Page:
Edmond Jacques Eckel was born in 1845 in Strasbourg, in the Alsace Region of France. He studied architecture at L’École des Beaux Arts in Paris, graduating in the late 1860s. In 1868, Eckel traveled to the United States, staying in New York for a short time before heading west. In the summer of 1869, Eckel was traveling to Kansas City, but was delayed in St. Joseph due to a bridge being washed out. While he waited for repairs, Eckel explored the town. After witnessing the city’s post-Civil War economic boom, he decided to stay. He began working as a draftsman for P.E. Meagher, joining the firm of Stigers & Boettner in 1872. It was during his time at this firm that he designed many of the mansions in St. Joseph, including the Wyeth-Tootle Mansion at 1100 Charles.
In 1880, Eckel formed his own architectural firm, soon entering into a partnership with George R. Mann. This was the first of many partnerships for Eckel. Over the next 65 years, Eckel or his business were responsible for the design of numerous structures, including schools, churches, and government buildings, as well as private homes. It is estimated that he or his firms are responsible for 75% of the public and private buildings in St. Joseph. His work wasn’t limited to St. Joseph either; examples of his architecture can be found in many parts of the Midwest.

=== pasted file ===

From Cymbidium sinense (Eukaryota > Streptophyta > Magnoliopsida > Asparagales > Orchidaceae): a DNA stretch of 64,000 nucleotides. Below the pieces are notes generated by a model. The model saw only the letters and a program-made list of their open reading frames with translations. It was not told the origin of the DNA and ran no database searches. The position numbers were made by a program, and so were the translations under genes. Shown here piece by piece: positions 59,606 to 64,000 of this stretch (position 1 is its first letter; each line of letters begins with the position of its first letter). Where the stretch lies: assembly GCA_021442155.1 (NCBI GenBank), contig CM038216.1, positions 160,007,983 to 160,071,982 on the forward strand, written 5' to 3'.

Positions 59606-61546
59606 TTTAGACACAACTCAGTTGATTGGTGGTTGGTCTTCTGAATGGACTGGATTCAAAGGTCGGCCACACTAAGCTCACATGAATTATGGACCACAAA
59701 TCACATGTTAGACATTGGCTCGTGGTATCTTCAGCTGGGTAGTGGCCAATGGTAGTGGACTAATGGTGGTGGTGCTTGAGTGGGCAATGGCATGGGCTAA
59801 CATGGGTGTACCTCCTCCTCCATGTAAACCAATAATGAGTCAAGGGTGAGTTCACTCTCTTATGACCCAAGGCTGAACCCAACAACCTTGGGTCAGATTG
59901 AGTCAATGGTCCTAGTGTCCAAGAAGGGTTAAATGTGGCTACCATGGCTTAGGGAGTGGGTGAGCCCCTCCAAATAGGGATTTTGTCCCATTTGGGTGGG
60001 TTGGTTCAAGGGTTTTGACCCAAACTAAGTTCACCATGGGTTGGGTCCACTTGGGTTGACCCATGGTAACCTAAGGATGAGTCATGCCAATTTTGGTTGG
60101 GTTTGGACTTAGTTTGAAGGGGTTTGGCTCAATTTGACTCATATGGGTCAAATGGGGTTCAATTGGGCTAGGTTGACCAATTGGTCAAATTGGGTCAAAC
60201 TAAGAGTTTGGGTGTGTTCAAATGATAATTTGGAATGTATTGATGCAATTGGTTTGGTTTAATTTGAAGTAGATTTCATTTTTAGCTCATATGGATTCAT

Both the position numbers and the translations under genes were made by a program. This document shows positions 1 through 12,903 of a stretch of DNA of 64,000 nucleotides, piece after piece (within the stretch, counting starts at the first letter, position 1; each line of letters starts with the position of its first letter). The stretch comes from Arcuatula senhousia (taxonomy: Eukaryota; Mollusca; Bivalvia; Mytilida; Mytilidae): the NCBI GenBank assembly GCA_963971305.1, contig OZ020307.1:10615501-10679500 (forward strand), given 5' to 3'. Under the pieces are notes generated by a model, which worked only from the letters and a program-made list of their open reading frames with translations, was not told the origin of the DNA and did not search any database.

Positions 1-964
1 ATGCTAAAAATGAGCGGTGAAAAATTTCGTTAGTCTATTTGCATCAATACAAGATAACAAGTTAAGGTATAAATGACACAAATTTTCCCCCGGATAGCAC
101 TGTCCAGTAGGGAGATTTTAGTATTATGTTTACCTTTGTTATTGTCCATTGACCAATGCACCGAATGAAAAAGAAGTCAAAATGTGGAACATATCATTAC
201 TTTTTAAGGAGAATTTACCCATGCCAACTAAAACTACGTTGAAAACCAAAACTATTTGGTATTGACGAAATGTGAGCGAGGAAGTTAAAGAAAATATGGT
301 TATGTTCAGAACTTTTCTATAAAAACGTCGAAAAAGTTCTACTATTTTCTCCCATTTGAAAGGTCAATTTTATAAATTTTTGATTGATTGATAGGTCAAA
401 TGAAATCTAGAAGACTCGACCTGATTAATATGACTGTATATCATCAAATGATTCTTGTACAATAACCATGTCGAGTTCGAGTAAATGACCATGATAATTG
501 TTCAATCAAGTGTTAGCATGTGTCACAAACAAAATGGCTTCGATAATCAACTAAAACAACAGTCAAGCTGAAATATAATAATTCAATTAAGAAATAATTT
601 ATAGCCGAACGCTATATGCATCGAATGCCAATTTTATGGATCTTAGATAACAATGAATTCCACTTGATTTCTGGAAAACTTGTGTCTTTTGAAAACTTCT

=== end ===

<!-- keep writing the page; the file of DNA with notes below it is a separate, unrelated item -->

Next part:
Some of Eckel’s best known work in St. Joseph includes, the German-American Bank Building (now Mosaic), the Downtown Branch of the St. Joseph Public Library system, the Corby Building (the tallest building in St. Joseph), First Presbyterian Church and Sunday School, the News-Press Building, Central High School, and the City Hall.
Outside of St. Joseph his firm was responsible for the Library Building at William Jewell College in Liberty, Missouri, the former Administration Wing of the Missouri State Penitentiary in Jefferson City, Missouri, and the Courthouse and “Squirrel Cage” Jail in Council Bluffs, Iowa.
Edmond Eckel died in 1934 and is buried at Mount Mora Cemetery.